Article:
Relators argue that an appeal is inadequate to remedy the burden of conducting a trial without the advantages afforded by their counteraffidavits. The Supreme Court has recognized that there generally is no adequate appellate remedy for certain errors. E.g., id. at 299 (recognizing that allowing “a case to proceed in the wrong court necessarily costs ‘private parties and the public the time and money utterly wasted enduring eventual reversal of improperly conducted proceedings’ ” (quoting In re Prudential, 148 S.W.3d at 136)). To show that the error here falls into the same category, relators rely on In re Brown, a similar case in which the defendants to a personal-injury action sought mandamus relief from an order striking their counteraffidavit. No. 12-18-00295-CV, 2019 WL 1032458 *1 (Tex. App.—Tyler Mar. 5, 2019, orig. proceeding) (mem. op.). After concluding that the trial court had abused its discretion, our sister court held that such error “is generally considered harmful” and thus constitutes reversible error. See id. at *6 (citing Hong, 209 S.W.3d at 804). The court held that mandamus should issue to prevent the “irreversible waste of resources” resulting from conducting a trial when appellate reversal was certain. Id. We disagree with Brown that error in striking a counteraffidavit is necessarily reversible and that the possibility of a second trial automatically renders appeal an inadequate remedy.
Brown's sole authority that the error is automatically reversible, Hong, does not so hold but instead applies the standard for reversible error set out in Rule 44.1. See id. at *6 (citing Hong, 209 S.W.3d at 804). To obtain reversal under that standard, a party must show both that error occurred and that it “probably caused the rendition of an improper judgment” or probably prevented the party from presenting its case to the appellate court. Tex. R. App. P. 44.1(a). Significantly, a reviewing court does not make this determination based on the nature of the error but on the entire record. See Gunn, 554 S.W.3d at 668 (noting that in determining whether error was harmful, “we must review the entire record”); In re Commitment of Gipson, 580 S.W.3d 476, 486 (Tex. App.—Austin 2019, no pet.) (same); Hong, 209 S.W.3d at 804 (same). We will not treat error in striking a counteraffidavit differently by treating such error as always harmful. See G & H Towing Co. v. Magee, 347 S.W.3d 293, 297 (Tex. 2011) (stating that harmless-error standard “applies to all errors”).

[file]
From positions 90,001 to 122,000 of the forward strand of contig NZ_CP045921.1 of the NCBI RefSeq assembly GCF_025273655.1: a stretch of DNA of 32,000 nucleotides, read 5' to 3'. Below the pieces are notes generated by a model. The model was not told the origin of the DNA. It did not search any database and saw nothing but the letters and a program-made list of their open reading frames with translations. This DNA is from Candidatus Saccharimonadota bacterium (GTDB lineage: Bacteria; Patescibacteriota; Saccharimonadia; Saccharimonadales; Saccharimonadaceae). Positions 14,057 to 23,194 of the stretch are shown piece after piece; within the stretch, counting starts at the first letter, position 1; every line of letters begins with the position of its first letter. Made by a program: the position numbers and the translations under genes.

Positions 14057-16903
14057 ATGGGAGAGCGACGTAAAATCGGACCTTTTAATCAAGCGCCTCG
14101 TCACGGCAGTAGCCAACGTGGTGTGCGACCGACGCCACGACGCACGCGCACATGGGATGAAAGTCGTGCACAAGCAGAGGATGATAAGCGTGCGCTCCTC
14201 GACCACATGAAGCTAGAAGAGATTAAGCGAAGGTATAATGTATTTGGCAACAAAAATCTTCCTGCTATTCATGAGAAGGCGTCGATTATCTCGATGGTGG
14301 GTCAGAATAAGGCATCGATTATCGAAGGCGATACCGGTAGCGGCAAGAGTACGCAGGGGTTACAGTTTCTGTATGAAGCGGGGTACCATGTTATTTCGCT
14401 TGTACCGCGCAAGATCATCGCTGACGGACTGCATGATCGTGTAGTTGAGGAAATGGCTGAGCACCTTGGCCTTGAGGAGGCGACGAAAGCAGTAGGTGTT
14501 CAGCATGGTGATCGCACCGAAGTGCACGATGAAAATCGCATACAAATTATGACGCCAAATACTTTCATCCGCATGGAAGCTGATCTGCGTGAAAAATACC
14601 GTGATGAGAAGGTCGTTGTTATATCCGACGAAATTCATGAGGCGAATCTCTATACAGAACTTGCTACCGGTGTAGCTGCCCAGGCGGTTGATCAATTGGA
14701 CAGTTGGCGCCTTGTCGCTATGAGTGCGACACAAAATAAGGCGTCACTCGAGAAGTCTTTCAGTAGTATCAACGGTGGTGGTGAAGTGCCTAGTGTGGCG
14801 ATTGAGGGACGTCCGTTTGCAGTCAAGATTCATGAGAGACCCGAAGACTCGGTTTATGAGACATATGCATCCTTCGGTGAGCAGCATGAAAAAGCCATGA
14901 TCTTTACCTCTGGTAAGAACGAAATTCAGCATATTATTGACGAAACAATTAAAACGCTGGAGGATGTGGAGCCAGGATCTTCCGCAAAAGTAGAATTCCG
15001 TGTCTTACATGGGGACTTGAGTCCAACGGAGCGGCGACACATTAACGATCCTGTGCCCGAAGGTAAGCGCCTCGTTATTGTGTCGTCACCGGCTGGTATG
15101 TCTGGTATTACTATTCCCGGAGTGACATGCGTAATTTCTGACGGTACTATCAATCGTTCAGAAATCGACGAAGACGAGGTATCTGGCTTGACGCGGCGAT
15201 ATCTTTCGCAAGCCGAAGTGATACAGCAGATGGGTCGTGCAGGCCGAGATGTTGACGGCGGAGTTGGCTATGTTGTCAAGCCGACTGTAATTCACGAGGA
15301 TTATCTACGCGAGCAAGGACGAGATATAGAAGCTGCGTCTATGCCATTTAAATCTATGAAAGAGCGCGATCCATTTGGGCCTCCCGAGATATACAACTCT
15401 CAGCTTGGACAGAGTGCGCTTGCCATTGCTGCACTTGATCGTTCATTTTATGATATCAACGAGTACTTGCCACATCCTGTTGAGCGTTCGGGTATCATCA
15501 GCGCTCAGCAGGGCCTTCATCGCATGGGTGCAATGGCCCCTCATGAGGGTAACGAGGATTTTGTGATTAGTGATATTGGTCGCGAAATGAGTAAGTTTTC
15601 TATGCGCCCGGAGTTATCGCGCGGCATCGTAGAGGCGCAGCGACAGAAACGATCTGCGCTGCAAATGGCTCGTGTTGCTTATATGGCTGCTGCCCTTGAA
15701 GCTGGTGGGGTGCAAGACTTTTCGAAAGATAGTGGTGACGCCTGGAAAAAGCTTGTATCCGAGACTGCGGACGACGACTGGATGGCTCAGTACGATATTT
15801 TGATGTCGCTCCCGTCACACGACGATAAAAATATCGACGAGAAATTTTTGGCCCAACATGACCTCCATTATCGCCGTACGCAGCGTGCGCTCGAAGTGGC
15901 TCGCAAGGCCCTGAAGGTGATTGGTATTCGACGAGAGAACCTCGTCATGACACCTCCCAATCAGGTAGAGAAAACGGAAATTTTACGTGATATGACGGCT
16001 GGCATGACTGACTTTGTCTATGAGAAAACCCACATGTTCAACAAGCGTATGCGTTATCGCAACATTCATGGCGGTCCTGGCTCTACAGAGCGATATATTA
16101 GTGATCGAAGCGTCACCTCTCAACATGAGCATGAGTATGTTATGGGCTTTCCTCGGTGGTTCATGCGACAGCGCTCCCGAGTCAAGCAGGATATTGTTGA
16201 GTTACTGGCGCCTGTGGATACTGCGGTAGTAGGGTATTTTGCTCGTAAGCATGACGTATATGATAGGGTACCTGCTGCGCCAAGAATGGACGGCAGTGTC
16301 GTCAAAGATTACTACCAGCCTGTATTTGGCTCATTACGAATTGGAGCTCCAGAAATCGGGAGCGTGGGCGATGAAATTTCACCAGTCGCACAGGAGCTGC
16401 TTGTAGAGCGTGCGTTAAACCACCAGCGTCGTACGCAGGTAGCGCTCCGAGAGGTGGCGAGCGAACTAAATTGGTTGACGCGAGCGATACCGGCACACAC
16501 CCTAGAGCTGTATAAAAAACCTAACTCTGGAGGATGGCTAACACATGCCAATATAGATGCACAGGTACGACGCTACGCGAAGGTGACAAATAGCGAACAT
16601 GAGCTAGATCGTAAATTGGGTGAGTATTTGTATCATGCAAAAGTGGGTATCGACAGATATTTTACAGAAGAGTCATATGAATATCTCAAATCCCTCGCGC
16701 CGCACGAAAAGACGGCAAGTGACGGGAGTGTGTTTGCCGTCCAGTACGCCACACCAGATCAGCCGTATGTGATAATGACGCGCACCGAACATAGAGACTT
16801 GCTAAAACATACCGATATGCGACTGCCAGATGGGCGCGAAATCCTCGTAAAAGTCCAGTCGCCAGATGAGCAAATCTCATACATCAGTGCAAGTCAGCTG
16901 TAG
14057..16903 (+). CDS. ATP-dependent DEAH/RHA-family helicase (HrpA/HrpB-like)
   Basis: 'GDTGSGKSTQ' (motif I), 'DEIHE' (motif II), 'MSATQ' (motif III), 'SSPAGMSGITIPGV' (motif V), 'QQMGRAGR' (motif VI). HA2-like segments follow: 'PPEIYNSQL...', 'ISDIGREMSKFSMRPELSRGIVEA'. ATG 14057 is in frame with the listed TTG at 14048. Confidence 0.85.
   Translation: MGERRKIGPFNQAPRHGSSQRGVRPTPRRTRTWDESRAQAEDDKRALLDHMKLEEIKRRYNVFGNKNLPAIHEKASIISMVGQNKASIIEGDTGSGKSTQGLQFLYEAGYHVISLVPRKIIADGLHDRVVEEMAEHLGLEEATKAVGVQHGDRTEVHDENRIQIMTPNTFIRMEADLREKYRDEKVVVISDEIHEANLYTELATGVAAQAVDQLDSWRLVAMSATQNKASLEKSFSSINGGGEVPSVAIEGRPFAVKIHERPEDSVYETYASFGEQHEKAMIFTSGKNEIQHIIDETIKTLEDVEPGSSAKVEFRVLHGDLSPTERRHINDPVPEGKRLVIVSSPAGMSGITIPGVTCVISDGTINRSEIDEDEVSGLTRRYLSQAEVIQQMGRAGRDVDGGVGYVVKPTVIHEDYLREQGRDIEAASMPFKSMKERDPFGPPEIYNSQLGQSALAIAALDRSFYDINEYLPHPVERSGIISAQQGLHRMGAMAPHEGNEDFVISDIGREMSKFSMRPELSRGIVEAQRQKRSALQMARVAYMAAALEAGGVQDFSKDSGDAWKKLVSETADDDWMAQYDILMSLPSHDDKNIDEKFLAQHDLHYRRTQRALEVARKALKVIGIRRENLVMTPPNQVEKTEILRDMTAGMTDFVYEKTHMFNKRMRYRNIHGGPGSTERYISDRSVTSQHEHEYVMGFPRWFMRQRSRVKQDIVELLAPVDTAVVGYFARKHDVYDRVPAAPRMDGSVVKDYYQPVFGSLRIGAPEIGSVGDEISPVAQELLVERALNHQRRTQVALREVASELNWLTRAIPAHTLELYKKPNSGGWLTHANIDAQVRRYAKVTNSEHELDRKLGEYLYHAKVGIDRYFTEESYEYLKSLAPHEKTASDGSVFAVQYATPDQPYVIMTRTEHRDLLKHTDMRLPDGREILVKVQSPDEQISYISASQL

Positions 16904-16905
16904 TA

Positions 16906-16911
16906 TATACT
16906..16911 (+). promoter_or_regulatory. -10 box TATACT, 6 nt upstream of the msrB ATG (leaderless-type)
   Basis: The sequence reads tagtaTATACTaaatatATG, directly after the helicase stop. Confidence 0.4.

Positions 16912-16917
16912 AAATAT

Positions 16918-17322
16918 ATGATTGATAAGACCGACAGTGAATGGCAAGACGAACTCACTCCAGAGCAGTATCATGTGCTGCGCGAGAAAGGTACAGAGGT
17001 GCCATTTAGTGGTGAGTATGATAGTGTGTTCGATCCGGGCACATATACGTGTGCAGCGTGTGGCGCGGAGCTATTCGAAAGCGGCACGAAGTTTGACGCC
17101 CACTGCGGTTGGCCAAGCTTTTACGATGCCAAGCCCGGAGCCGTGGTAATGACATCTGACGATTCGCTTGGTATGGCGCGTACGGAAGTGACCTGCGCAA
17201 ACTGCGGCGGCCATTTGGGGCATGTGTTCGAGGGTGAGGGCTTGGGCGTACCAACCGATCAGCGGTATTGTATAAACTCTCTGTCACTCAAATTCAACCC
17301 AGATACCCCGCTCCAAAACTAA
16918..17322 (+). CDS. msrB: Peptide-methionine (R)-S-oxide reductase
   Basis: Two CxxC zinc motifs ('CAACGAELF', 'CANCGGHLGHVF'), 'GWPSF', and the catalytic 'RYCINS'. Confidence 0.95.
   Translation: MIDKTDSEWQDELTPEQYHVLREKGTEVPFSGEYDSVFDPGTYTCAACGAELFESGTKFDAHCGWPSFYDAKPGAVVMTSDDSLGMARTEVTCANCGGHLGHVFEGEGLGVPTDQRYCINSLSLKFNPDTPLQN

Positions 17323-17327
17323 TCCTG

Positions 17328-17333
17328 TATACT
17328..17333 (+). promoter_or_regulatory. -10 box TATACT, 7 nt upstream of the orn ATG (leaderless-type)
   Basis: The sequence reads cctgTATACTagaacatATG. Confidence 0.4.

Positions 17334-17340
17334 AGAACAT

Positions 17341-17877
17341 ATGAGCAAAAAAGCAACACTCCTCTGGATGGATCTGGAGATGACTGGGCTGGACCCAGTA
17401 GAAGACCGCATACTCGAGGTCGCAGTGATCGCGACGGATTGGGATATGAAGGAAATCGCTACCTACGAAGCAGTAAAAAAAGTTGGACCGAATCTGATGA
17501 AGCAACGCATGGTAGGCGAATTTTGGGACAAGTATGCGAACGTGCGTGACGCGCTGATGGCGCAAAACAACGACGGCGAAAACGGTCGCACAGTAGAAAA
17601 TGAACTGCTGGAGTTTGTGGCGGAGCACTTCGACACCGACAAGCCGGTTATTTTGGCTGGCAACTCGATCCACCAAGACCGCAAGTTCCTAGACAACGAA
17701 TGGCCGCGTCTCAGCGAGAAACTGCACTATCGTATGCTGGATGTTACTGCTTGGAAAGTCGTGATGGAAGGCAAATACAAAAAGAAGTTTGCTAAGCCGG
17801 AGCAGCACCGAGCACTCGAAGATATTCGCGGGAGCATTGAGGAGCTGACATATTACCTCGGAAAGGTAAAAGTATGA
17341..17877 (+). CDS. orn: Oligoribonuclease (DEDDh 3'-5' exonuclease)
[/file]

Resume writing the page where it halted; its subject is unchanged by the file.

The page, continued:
Nor does the likelihood of a second trial render an appellate remedy inadequate. Although the burden of conducting a second trial is not insignificant, it does not—without more—rise to the level of a gross and unnecessary waste of resources justifying mandamus relief. See, e.g., In re State, 355 S.W.3d 611, 615 (Tex. 2011) (orig. proceeding) (holding appellate remedy inadequate because “[r]equiring eight separate suits here, when only one is proper, would be a clear waste of the resources of the State, the landowners, and the courts”); In re Prudential, 148 S.W.3d at 136 (noting its previous holding that “defending the claims of more than 8,000 plaintiffs in litigation that would last for years was not mere expense and delay” (citing In re E.I. du Pont de Nemours & Co., 92 S.W.3d 517, 523–24 (Tex. 2002) (orig. proceeding))). As we explained recently, “to hold that mandamus relief is available whenever reversible error may lead to a second trial would change the nature of mandamus relief from extraordinary to ordinary.” See In re Bertucci, 590 S.W.3d 113, 117 (Tex. App.—Austin 2019, orig. proceeding) (citing Chambers-Liberty Ctys. Navigation Dist. v. State, 575 S.W.3d 339, 356 (Tex. 2019) (combined appeal & orig. proceeding); In re Coppola, 535 S.W.3d at 510).
Having concluded the second and third Prudential considerations do not favor mandamus relief, we turn to whether mandamus review is “essential to preserve important substantive and procedural rights from impairment or loss.” In re Prudential, 148 S.W.3d at 136; see In re McAllen Med. Ctr., 275 S.W.3d 458, 465 (Tex. 2008) (orig. proceeding) (“The most frequent use we have made of mandamus relief involves cases in which the very act of proceeding to trial—regardless of the outcome—would defeat the substantive right involved.”). This danger arises when “the appellate court would not be able to cure the error, when the party's ability to present a viable claim or defense is vitiated, or when the error cannot be made part of the appellate record.” In re Van Waters & Rogers, Inc., 145 S.W.3d 203, 211 (Tex. 2004) (orig. proceeding) (per curiam).
Relators claim that mandamus review is warranted because the district court has completely vitiated their defense. To show that this has occurred, “the relator must establish the effective denial of a reasonable opportunity to develop the merits of his or her case, so that the trial would be a waste of judicial resources.” Walker, 827 S.W.2d at 843. Generally, this has meant “a denial of discovery going to the heart of a party's case,” Able Supply, 898 S.W.2d at 772, or sanctions “which have the effect of adjudicating a dispute ․ but which do not result in rendition of an appealable judgment,” In re Garza, 544 S.W.3d 836, 840 (Tex. 2018) (orig. proceeding) (per curiam) (quoting TransAmerican Nat. Gas Corp. v. Powell, 811 S.W.2d 913, 919 (Tex. 1991) (orig. proceeding)).